Many Causes, Many Cases
- Confessions of a Reluctant Theorist by W.G. Runciman
Harvester, 253 pp, £30.00, April 1990, ISBN 0 7450 0484 9
To those who first encountered British sociology in the early Seventies, as I did, the discipline seemed infinitely more exciting than its counterpart across the Atlantic. Perhaps exhausted by the unravelling of the Parsonian system, American sociology had retreated from the pursuit of social theory toward the perfection of quantitative technique and the practice of microsociology. Each had its uses, but neither seemed to take up the challenge that the classical sociologists, like Marx, Weber and Durkheim, had posed for the field: namely, to describe the relations that held societies together and to explain the processes whereby these might continue or change.
British sociology, by contrast, was displaying the advantages of backwardness. Perhaps because it was less established and still deeply influenced by analytic philosophy and anthropology, it remained a highly theoretical pursuit, focused on large questions about the nature of society and social change. Perhaps because it was British, issues of power and stratification were central to the enquiry. Methodological debate seemed endemic. Here was a discipline, long-established in America, that still seemed to lack a clear-cut identity in Britain, yet, out of antediluvian debate, was making advances that would influence the course of social science around the world.
In this milieu, W. G. Runciman was a seminal figure, who appeared as puzzling to the uninitiated as the discipline he studied. He was an internationally-known sociologist at a university that apparently had no department of sociology. It was rumoured that Runciman rarely taught. Indeed, he appeared to work for a shipping company, doing sociology in his spare time. His book on Relative Deprivation and Social Justice was a path-breaking effort to apply historical research and survey-data to normative issues, widely cited to show that British sociology was not entirely theoretical. Yet those who searched the card catalogues for Runciman’s other empirical work found instead a serious study of Plato’s later epistemology and Philosophy, Politics and Society, a co-edited series of books that epitomised the hegemony of philosophy over social science in Britain. What was one to make of all this?
Twenty years later, a good deal of the answer can be found in Confessions of a Reluctant Theorist. This is another in the series of selected essays that the entrepreneurial editors at Harvester have been commissioning from distinguished academics. On the whole, they gather together the minor works of those who have written some great ones. The results, as might be expected, are uneven. This particular collection includes everything from a fine synoptic essay on Runciman’s approach to social theory, originally delivered in 1986, to a rather slight political tract entitled ‘Where is the Right of the Left?’, itself so full of confusing semantic distinctions as to constitute prima facie evidence for the impossibility of finding a stable political centre in Britain.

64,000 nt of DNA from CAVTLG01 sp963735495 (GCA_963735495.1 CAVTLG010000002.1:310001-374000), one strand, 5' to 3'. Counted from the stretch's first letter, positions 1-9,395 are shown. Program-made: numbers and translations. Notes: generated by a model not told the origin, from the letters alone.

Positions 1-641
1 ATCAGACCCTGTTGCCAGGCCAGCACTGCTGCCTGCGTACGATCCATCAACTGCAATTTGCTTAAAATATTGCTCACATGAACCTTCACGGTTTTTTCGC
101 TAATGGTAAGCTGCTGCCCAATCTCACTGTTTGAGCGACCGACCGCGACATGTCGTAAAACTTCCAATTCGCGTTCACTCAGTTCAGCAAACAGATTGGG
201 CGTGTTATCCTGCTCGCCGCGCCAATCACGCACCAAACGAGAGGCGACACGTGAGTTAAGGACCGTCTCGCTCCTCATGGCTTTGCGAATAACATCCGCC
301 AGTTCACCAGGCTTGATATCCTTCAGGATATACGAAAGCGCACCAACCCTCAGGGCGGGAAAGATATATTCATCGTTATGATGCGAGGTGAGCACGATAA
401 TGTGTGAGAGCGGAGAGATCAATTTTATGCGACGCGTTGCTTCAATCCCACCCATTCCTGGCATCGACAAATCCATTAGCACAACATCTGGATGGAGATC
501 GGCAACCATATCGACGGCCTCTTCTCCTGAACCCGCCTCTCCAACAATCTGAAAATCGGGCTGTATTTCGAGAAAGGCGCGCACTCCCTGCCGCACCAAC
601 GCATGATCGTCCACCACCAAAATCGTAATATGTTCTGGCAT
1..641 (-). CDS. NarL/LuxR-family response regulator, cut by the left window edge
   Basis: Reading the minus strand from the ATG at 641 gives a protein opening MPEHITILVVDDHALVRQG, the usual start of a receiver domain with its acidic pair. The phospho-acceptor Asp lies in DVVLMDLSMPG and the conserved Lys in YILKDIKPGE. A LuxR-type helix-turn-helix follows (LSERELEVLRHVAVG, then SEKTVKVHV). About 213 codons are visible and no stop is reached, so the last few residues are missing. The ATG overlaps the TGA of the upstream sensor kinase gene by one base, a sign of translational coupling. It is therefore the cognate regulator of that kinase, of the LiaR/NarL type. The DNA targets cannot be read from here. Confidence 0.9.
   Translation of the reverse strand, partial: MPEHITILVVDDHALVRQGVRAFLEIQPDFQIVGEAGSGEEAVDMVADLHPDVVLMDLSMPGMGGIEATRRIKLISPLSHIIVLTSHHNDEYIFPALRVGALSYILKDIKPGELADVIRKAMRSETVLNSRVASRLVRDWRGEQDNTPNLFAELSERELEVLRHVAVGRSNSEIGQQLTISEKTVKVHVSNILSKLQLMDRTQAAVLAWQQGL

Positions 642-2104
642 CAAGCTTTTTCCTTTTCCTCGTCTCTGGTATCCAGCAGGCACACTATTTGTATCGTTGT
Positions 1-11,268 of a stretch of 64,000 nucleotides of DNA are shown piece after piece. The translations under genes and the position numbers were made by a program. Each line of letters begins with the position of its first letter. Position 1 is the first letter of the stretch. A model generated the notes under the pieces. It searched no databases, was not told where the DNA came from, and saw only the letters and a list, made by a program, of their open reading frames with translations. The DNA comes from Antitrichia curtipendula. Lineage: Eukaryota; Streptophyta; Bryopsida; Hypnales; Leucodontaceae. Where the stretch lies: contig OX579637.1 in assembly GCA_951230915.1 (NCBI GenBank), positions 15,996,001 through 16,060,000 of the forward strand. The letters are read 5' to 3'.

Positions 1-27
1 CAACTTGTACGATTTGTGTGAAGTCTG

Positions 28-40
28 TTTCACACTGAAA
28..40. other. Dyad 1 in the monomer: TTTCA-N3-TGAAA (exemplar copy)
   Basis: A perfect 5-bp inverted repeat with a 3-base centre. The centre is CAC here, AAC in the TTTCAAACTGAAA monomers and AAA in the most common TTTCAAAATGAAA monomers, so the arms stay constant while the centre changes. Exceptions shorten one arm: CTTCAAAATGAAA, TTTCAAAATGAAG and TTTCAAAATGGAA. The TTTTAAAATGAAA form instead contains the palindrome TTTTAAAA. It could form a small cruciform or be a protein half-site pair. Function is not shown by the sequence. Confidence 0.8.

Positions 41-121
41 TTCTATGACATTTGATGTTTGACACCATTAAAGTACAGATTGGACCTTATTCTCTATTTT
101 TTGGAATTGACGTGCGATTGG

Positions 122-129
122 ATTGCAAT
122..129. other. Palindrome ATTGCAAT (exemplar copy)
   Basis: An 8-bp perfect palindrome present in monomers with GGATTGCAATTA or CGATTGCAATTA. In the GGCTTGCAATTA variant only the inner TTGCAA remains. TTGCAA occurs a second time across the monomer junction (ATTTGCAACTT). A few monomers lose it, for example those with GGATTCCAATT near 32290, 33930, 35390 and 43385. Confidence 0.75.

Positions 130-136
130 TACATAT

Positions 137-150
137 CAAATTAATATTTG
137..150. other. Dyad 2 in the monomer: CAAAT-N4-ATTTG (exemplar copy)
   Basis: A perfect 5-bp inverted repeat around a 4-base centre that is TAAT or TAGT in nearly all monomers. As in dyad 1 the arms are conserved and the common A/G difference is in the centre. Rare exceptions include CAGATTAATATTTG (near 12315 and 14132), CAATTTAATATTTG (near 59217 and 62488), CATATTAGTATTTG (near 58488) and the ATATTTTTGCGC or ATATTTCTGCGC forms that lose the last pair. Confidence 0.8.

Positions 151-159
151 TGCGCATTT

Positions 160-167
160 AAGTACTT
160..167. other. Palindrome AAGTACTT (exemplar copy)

In between are essays on such diverse topics as the origins and end-points of the Greek polis, stratification in Classical Rome, social mobility in Anglo-Saxon England, the consequences of the French Revolution, British industrial relations, and the contradictions of state socialism in Poland. Many seem to constitute preliminary sketches for the second volume of Runciman’s masterwork, A Treatise on Social Theory. Of these, only the slightly dyspeptic review of a book on Roman history is so lacking in wider import that it might better have been dropped. The other essays do not constitute the most systematic expression of Runciman’s approach to sociology – for that the Treatise is indispensable – but they provide a glimpse into the intellectual trajectory of an extraordinarily learned, yet curiously down-to-earth sociological mind.
The book opens with a splendid intellectual autobiography reminiscent of those essays one must write for admission to graduate school.